Gearing Up for Conference
BACKGROUND GUIDES AND UPDATE PAPERS
Background guides and update papers are available on your committee page. We strongly recommend reading these documents before conference in order to get a sense of what your committee’s topics are all about.
RULES OF PROCEDURE
The Rules of Procedure are the protocols that each committee will follow, to structure debate and keep discussion productive and orderly. Download a copy of MUNUC’s Rules of Procedure for your reference.
All position papers for MUNUC 32 can be submitted here
A position paper summarizes the problem at hand from the perspective of your assigned country or delegation and proposes solutions that your country would support. Each delegation should write one paper per topic. For delegates in double-delegate committees, only one paper must be submitted and should be worked on by both delegates. Position papers are due January 17, 2020. More help on writing a position paper can be found below.
This year, in keeping with its educational mission, MUNUC has expanded its preparation offerings with a Guide to MUNUC. Inside, you will find helpful tips on the basic speaking and writing components of Model UN as well as example notes, directives, resolutions, and more.
Position Papers are the published work of a delegation outlining country-specific information related to the topic area at hand and an official position and plan toward resolving the problem, reflecting the priorities and perspective of your country or delegation. In terms of content, delegates have considerable freedom in deciding what to include, although papers are typically organized in a fashion similar to that outlined below:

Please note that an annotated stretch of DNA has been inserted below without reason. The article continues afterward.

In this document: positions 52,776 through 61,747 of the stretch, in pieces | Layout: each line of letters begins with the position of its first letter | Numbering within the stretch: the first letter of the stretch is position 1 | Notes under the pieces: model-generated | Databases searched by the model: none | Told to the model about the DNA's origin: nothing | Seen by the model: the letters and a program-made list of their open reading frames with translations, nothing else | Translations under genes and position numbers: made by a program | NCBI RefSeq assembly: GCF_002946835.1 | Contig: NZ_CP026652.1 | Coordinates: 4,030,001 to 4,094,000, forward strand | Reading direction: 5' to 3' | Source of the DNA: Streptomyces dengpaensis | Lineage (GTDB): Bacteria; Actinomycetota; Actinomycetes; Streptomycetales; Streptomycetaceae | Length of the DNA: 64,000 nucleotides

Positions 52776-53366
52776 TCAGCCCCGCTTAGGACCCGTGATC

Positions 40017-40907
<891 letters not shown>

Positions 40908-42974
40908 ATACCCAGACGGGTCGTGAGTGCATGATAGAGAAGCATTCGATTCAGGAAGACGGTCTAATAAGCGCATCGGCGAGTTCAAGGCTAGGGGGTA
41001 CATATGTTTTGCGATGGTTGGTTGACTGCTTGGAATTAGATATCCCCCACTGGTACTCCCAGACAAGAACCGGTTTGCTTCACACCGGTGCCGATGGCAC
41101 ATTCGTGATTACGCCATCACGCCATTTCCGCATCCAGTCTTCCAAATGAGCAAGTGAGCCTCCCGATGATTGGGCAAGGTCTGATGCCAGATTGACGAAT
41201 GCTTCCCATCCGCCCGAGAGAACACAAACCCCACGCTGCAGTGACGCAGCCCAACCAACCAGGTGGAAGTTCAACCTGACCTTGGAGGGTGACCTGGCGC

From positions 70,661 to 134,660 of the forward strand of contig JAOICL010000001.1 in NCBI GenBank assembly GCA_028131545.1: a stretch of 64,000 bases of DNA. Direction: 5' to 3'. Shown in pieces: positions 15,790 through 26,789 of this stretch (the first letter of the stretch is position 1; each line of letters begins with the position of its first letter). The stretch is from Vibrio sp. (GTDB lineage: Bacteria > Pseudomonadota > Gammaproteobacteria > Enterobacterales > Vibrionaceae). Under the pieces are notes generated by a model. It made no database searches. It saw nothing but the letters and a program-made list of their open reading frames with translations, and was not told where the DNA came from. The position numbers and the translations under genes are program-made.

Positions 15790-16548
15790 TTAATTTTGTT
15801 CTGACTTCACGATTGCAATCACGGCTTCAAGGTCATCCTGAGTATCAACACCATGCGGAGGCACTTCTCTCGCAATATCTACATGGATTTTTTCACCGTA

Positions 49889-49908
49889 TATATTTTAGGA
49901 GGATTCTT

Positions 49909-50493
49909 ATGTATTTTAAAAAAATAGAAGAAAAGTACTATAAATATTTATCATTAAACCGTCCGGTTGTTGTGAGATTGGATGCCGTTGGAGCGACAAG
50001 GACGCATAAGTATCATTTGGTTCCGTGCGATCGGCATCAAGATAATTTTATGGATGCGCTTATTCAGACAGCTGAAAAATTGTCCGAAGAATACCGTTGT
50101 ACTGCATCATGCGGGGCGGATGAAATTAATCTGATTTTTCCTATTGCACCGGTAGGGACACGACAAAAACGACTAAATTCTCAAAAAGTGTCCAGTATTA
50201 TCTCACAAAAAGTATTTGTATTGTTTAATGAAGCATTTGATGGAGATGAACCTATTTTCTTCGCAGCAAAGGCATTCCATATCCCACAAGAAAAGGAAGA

- First section: Background on the topic (what is your country’s outlook on or history with the problem?)
- Second section: Official position (what has your country done or said about this topic, both domestically and internationally?)
- Third section: Amenable solutions (what does your country propose doing to resolve this issue?)
Because you are representing an entire country or other delegation and not yourself, take care to refer to what your country believes and hopes to achieve, and not you personally. For instance, “Her Majesty’s Government desires…” or “The Kingdom of Spain believes…” would be appropriate instead of “I want…”
You’ll be expected to use the same third-person tone throughout conference!
A position paper does not need to be lengthy to be well-written; one single-spaced page in a standard font and size is usually enough. (Press Corps papers work differently; see below for details.) Please do cite your sources; you can use any citation style, like MLA, APA, or Chicago, as long as you remain consistent. Include the committee name and topic area, as well as your school, country, and name, at the top of the page.
Press Corps Members
Journalists should submit a 500- to 700-word editorial piece, in lieu of a traditional position paper. The editorial should be written from the perspective of your assigned publication and discuss a topic being simulated in any of the other committees at MUNUC this year. Your work should reflect research on and knowledge of the views of the specific publication you’re representing, as well as a basic familiarity of the topic discussed.
Sample Position Paper
Committee: Security Council
Topic Area A: Former Yugoslavia
Delegate: Mr. Kofi Annan